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The Great Migration


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The Great Migration



To escape oppression and starvation at that time, many English families left for the "open frontiers" of the New World with all its perceived opportunities. In droves people migrated to the many British colonies, those in North America in particular, paying high rates for passages in cramped, unsafe ships. Although many of the settlers did not make the long passage alive, those who did see the shores of North America perceived great opportunities before them. Many of the families that came from England went on to make essential contributions to the emerging nations of Canada and the United States. Research into various historical records revealed some of first members of the Halt family emigrate to North America:

Halt Settlers in United States in the 18th Century

  • Christopher Halt, who arrived in Savannah, Georgia in 1797

Halt Settlers in United States in the 19th Century

  • C Halt, who arrived in San Francisco, California in 1851
  • J Halt, who landed in San Francisco, California in 1851

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Motto


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Motto



The motto was originally a war cry or slogan. Mottoes first began to be shown with arms in the 14th and 15th centuries, but were not in general use until the 17th century. Thus the oldest coats of arms generally do not include a motto. Mottoes seldom form part of the grant of arms: Under most heraldic authorities, a motto is an optional component of the coat of arms, and can be added to or changed at will; many families have chosen not to display a motto.

Motto: Exaltavit humiles
Motto Translation: He hath exalted the humble.


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Halt Family Crest Products


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Halt Family Crest Products




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See Also


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See Also




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Citations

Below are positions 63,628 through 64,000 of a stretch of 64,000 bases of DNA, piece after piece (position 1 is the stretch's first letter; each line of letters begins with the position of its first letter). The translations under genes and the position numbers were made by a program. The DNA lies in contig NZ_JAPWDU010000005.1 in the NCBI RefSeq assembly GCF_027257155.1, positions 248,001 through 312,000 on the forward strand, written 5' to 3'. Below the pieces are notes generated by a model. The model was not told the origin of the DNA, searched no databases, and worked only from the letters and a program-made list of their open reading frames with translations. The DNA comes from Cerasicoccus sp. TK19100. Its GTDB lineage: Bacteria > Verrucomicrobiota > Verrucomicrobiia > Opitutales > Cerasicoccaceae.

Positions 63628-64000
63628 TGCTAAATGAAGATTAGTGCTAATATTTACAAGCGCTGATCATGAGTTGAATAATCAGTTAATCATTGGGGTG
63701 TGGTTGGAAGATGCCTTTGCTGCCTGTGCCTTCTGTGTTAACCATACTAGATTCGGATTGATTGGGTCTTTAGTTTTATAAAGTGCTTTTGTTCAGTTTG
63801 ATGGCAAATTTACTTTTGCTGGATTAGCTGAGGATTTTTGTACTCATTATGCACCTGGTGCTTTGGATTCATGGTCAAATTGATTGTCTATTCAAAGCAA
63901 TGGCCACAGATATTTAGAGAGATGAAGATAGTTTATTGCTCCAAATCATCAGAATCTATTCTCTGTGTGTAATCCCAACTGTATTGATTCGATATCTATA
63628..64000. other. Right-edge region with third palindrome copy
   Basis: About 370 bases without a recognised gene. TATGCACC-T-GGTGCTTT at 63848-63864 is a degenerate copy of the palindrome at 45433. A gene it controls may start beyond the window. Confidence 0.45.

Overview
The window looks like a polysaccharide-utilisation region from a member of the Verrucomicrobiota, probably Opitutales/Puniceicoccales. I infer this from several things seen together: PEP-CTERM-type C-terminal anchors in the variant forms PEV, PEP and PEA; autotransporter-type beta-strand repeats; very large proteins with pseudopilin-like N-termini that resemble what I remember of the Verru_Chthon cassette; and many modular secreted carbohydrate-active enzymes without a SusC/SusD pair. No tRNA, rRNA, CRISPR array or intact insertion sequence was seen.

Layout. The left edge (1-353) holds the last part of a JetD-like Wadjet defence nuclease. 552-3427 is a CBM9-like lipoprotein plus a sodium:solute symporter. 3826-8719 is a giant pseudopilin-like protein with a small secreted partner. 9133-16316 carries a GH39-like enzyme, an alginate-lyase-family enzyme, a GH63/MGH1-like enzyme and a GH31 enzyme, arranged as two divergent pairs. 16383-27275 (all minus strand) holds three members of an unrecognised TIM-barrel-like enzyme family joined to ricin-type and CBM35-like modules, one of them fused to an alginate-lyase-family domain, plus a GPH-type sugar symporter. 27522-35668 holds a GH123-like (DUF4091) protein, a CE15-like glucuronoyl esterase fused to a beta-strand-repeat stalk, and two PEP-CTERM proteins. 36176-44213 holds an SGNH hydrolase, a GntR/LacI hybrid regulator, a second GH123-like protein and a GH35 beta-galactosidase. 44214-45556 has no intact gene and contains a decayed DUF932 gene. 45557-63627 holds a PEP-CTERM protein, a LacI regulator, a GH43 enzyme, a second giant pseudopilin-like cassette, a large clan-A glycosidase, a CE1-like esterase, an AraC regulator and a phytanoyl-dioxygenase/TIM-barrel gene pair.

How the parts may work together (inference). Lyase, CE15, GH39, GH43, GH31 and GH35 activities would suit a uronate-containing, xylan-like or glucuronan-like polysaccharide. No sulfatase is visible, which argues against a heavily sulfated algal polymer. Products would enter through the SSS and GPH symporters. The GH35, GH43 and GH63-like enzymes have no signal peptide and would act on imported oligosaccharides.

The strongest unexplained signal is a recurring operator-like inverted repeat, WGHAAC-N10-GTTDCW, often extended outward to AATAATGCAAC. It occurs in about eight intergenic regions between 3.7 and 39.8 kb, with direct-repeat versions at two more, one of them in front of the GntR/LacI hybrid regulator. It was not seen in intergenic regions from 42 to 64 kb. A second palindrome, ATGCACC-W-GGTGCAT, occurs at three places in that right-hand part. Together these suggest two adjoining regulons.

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Citations



  1. ^ Lewis, Samuel, A Topographical Dictionary of England. Institute of Historical Research, 1848, Print.

Other References

  1. Bede, The Venerable. Historia Ecclesiatica Gentis Anglorum (The Ecclesiastical History Of the English People). Available through Internet Medieval Sourcebook the Fordham University Centre for Medieval Studies. Print.
  2. Best, Hugh. Debrett's Texas Peerage. New York: Coward-McCann, 1983. Print. (ISBN 069811244X).
  3. Burke, Sir Bernard. Genealogical and Heraldic History of the Peerage and Baronetage, The Privy Council, Knightage and Compainonage. London: Burke Publishing, 1921. Print.
  4. Filby, P. William and Mary K Meyer. Passenger and Immigration Lists Index in Four Volumes. Detroit: Gale Research, 1985. Print. (ISBN 0-8103-1795-8).
  5. Marcharn, Frederick George. A Constitutional History of Modern England 1485 to the Present. London: Harper and Brothers, 1960. Print.
  6. Lennard, Reginald. Rural England 1086-1135 A Study of Social and Agrarian Conditions. Oxford: Clarendon Press, 1959. Print.
  7. Bolton, Charles Knowles. Bolton's American Armory. Baltimore: Heraldic Book Company, 1964. Print.
  8. Leeson, Francis L. Dictionary of British Peerages. Baltimore: Genealogical Publishing, 1986. Print. (ISBN 0-8063-1121-5).
  9. Egle, William Henry. Pennsylvania Genealogies Scotch-Irish and German. Harrisburg: L.S. Hart, 1886. Print.
  10. Bowman, George Ernest. The Mayflower Reader A Selection of Articales from The Mayflower Descendent. Baltimore: Genealogical Publishing. Print.
  11. ...

The Halt Family Crest was acquired from the Houseofnames.com archives. The Halt Family Crest was drawn according to heraldic standards based on published blazons. We generally include the oldest published family crest once associated with each surname.

This page was last modified on 9 March 2016 at 16:13.